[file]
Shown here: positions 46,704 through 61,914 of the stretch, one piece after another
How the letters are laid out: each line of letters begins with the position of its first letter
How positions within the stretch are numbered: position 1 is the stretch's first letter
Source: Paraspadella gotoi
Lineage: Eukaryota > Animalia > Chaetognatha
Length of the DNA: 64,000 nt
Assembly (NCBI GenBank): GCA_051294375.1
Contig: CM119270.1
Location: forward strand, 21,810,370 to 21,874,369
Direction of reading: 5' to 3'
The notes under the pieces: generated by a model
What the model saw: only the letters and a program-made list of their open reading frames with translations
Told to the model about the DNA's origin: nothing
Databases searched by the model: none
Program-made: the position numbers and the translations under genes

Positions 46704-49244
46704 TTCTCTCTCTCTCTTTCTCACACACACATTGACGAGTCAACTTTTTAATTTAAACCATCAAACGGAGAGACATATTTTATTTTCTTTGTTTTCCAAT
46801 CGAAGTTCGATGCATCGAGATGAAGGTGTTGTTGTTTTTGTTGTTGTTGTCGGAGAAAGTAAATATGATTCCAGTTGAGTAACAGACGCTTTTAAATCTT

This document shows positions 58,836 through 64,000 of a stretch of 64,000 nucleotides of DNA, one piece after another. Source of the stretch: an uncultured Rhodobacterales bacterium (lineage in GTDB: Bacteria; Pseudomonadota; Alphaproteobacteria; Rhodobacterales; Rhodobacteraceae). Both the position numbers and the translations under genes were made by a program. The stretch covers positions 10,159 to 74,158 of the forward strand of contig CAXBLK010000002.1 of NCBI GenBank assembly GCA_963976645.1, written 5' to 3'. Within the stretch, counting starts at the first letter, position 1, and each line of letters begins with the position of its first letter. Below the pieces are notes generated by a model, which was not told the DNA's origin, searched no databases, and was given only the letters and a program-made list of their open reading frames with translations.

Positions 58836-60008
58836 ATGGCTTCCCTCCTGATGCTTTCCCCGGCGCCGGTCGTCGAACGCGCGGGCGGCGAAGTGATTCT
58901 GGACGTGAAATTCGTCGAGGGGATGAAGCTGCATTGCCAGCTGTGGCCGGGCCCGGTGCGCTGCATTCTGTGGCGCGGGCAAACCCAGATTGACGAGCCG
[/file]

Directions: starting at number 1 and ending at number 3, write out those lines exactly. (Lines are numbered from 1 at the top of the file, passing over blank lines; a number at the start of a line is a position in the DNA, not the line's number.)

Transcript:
Shown here: positions 46,704 through 61,914 of the stretch, one piece after another
How the letters are laid out: each line of letters begins with the position of its first letter
How positions within the stretch are numbered: position 1 is the stretch's first letter